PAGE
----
Today, the world is witnessing the greatest refugee crisis since WW2. War, persecution and poverty are rife, causing people to flee from Africa, Asia and the Middle East. Migrants sacrifice everything to make arduous journeys in the hope of seeking refuge in a “civilised” Europe. They might have paid their live savings and left their families behind. They might be shot by the people smugglers who have promised them a safe and comfortable crossing. They might endure hours without food and water. When their boat capsizes they might fall into the Mediterranean blue they have dreamed for days of crossing. But, they might be rescued, pulled to safety, fed and given a place to sleep for the night.
Britain’s latest stance on migrants in the Mediterranean will ensure that the latter does not happen. Instead, people will drown.
After the Lampedusa tragedies in which 500 migrants died, Italy set up the Mare Nostrum programme, which, for the past 12 months, has carried out search and rescue operations of migrants in the Mediterranean Sea. This year, 150,000 migrants have been rescued directly from the waters or unseaworthy vessels. 2500 migrants are known to have drowned.
As Italy buckles under the weight of what is a European issue, rather than an exclusively Italian one, the country has had to put an end to the programme. Its replacement, Triton, combines 28 EU member countries but will provide just 1/3 of the resources that Italy did. Notably, no search and rescue operations will be carried out across the Mediterranean; the search area will be limited to just 30 miles off the Italian coast.
“This year, 150,000 migrants have been rescued directly from the waters or unseaworthy vessels. 2500 migrants are known to have drowned.”
Protecting human rights was a founding principle of the EU and this new “border protection” programme goes against Europe’s humanitarian duty and legal obligations.
The UK has sunk even lower in the immoral bog by saying that it will not contribute to search and rescue operations and it will contribute just one member of staff to the programme.
The reason for this? Supposedly the more migrants that are rescued, the more they will be encouraged to come to Europe. Foreign minister Lady Annelay labelled rescues as the “pull-factor” and said that they would lead to more deaths in the long run, as more people would be encouraged to make the crossing knowing there was some form of safety net in place.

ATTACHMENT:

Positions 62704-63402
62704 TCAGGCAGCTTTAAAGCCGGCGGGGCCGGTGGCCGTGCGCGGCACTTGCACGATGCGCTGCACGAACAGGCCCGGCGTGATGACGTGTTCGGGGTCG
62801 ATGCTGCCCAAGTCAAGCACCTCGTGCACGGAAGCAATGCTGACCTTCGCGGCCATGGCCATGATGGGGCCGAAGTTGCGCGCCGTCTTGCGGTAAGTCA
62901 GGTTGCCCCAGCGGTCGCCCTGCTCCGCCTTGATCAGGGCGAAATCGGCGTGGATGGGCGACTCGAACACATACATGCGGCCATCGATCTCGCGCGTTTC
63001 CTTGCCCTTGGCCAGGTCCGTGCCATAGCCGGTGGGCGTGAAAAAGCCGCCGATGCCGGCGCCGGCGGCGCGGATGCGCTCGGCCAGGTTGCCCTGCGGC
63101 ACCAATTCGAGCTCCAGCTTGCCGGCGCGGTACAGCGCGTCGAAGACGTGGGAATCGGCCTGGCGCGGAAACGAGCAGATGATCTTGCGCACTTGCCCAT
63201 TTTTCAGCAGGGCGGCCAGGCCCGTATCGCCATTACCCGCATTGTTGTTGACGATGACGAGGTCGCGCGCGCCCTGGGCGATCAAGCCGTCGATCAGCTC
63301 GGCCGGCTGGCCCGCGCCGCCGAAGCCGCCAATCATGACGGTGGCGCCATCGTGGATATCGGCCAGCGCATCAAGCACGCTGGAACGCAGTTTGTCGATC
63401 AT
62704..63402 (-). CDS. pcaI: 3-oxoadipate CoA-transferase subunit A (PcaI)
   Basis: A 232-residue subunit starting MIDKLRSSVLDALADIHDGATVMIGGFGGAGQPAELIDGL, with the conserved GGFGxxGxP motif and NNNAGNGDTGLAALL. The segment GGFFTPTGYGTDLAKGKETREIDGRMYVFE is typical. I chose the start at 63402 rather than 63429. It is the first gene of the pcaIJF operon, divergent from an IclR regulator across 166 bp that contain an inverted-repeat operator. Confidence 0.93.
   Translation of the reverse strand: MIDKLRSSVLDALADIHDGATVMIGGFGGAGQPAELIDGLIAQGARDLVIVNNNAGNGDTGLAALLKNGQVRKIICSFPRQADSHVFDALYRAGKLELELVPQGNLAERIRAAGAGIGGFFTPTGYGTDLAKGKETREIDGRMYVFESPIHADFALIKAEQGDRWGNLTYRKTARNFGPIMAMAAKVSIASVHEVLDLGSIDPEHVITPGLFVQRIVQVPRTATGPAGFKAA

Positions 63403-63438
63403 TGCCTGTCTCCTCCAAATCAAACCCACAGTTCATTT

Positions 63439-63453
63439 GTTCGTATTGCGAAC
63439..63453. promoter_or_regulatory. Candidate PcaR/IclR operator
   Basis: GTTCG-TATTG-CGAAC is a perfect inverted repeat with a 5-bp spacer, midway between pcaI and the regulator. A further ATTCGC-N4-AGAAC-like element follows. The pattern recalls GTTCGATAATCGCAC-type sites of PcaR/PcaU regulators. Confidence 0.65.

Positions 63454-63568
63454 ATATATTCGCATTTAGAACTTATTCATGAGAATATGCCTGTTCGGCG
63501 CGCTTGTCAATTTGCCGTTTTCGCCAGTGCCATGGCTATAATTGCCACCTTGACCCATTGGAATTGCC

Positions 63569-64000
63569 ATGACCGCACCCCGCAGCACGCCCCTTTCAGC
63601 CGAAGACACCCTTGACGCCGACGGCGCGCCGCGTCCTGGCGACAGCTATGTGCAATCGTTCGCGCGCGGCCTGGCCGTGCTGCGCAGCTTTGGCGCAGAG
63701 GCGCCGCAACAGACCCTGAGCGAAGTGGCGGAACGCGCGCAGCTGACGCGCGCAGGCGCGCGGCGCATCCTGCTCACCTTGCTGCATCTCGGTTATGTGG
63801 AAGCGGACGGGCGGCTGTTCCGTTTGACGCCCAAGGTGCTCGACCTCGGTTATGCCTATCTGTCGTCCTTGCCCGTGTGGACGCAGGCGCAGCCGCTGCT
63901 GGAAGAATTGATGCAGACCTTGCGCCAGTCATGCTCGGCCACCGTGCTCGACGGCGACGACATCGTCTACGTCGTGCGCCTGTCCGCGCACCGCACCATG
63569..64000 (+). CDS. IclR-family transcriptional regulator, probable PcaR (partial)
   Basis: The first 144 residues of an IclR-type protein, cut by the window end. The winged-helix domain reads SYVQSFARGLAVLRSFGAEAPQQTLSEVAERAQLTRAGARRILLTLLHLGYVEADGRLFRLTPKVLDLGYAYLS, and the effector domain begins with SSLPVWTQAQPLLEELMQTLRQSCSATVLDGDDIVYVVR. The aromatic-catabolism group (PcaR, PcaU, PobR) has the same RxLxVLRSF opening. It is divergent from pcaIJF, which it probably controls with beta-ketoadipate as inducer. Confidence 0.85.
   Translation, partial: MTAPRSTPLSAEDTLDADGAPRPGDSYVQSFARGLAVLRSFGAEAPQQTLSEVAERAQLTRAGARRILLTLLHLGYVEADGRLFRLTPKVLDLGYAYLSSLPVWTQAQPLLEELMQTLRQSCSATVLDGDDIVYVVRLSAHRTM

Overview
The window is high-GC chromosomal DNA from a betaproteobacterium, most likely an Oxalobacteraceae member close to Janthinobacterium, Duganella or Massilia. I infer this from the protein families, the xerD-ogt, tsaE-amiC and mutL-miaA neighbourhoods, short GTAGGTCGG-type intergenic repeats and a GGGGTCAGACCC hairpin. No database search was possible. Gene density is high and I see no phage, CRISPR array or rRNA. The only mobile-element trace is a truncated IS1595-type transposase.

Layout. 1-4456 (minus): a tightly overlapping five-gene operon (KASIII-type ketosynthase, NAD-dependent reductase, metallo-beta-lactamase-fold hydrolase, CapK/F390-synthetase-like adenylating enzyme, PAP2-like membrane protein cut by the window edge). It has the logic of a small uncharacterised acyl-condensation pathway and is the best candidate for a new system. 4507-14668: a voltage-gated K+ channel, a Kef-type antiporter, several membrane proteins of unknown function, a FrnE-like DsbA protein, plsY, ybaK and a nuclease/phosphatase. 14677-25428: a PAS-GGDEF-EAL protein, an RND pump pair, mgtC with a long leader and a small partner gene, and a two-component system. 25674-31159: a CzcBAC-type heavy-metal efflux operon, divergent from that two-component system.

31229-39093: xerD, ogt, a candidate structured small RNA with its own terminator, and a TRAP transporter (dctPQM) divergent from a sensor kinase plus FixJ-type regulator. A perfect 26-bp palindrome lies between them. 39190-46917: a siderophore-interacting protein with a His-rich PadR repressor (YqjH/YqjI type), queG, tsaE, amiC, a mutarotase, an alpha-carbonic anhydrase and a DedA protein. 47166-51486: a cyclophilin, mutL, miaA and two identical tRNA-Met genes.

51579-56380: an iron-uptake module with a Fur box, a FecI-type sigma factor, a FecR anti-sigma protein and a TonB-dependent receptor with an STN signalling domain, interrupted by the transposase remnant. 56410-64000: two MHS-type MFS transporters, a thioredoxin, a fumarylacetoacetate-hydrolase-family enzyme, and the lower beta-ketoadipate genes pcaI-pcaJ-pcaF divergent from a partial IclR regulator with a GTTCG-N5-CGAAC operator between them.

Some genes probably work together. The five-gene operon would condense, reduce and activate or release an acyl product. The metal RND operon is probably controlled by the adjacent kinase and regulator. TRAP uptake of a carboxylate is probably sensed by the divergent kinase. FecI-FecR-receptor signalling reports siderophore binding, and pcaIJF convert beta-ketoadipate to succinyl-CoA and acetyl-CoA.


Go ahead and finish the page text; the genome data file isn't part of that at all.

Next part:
Not pulling men, women and children out of the sea, sacrificing some migrants so that others “learn” is simply putting a value on the number of lives saved right now compared to those saved in the long run. In Annelay’s views, this is much more humane. I am more than doubtful of this – I am ashamed to call myself British.
“In Annelay’s views, this is much more humane. I am more than doubtful of this – I am ashamed to call myself British.”
Even if we entertain the government’s view on this it is doubtful that lives would be saved in the long run by eliminating this “pull-factor”.
If you are threatened with death in your own country because you are of a certain religion, you will board the boat. If you are being persecuted because of your sexual orientation, you will board the boat. If you are searching for work because your children are dying from hunger, you will board the boat. If your town and house are bombed leaving you with nothing, you will board the boat. If you have even the slightest chance of survival as a result of boarding the boat – you will board the boat.
Thus, rescue or no rescue, it’s hard to believe that we will see the number of migrants crossing decrease. It is however certain that Europe – and notably Britain’s – lack of humanity will help the death toll to climb, adding unnecessarily to the 20,250 migrants who have died at sea since 1988.
There are arguments that Europe and especially Italy cannot cope with the high number of migrants crossing the Mediterranean. This may be true in some cases, and the British government’s desire to focus on countries of origin by curtailing the supply of vessels leaving from North Africa and targeting people smugglers is a sensible suggestion.
Maurice Wren, Chief Executive of the Refugee Council has called for more safe and legal channels into Europe for migrants, the lack of which aggravates problems such as the one we are now dealing with.
“If you have even the slightest chance of survival as a result of boarding the boat – you will board the boat.”
However all of these policies require time and Britain has not set out a clear plan in which it will tackle these issues. These solutions deal with the long-term, but the long-term does not address the issue of people drowning right now.
So, as it stands, Britain and its people – us – who are responsible in some way for the actions of our democratically elected government, will let fellow human beings be welcomed by the sea, fatigue, asphyxiation and finally death, rather giving them a chance of making a way of life they have the right to.
We are living in an increasingly polarised society, a time of moral decline. We must push through this, and using our rights as citizens, rights which those in need do not have, remind each other and our leaders that we are all human and that we all deserve to live.
Image by Alixandra Fazzina courtesy of Noor/Redux